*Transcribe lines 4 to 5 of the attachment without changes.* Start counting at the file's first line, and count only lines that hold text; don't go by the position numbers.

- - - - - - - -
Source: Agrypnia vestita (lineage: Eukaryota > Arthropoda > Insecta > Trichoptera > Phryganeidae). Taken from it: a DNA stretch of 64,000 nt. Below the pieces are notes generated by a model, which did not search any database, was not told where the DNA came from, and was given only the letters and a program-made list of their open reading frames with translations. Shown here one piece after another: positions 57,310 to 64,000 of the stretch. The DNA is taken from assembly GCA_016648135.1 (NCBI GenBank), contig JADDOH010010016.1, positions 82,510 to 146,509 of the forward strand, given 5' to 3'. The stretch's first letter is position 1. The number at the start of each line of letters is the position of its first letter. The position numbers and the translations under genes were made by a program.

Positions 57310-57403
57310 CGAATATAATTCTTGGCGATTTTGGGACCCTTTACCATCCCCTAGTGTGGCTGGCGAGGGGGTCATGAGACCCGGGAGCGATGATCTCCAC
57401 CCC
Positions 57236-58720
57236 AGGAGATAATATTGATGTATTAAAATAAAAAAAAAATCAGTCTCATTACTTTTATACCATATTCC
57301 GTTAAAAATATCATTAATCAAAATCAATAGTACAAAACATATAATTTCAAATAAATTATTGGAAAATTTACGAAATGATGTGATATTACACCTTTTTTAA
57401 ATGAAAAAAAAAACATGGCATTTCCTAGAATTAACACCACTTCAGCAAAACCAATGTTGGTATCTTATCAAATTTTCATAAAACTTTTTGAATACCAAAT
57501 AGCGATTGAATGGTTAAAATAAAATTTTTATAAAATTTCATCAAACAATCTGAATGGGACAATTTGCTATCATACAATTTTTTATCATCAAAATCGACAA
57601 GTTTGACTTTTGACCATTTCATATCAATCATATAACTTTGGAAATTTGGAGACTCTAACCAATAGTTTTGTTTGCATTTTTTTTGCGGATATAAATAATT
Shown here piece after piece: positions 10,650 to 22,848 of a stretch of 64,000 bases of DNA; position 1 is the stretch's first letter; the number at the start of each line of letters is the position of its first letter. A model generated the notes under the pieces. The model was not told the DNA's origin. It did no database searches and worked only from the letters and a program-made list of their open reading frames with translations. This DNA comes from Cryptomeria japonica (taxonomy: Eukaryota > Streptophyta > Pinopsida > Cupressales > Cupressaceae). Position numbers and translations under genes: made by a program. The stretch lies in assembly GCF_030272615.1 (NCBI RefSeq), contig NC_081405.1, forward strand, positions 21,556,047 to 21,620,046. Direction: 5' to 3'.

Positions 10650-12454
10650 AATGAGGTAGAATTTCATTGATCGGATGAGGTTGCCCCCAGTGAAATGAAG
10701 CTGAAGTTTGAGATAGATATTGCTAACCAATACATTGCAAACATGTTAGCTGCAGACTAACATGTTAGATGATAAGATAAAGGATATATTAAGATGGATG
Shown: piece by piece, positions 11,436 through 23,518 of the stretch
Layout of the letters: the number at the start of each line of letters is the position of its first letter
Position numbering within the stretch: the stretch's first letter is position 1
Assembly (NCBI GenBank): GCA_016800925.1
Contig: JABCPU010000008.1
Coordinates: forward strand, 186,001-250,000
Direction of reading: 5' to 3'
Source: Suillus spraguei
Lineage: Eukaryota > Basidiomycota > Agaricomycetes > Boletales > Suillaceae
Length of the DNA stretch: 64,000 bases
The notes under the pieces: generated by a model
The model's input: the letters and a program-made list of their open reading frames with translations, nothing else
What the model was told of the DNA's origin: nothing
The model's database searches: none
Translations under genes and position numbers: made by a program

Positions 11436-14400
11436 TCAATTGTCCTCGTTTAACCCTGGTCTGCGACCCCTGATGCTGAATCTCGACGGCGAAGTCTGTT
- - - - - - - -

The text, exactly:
57401 CCC
Positions 57236-58720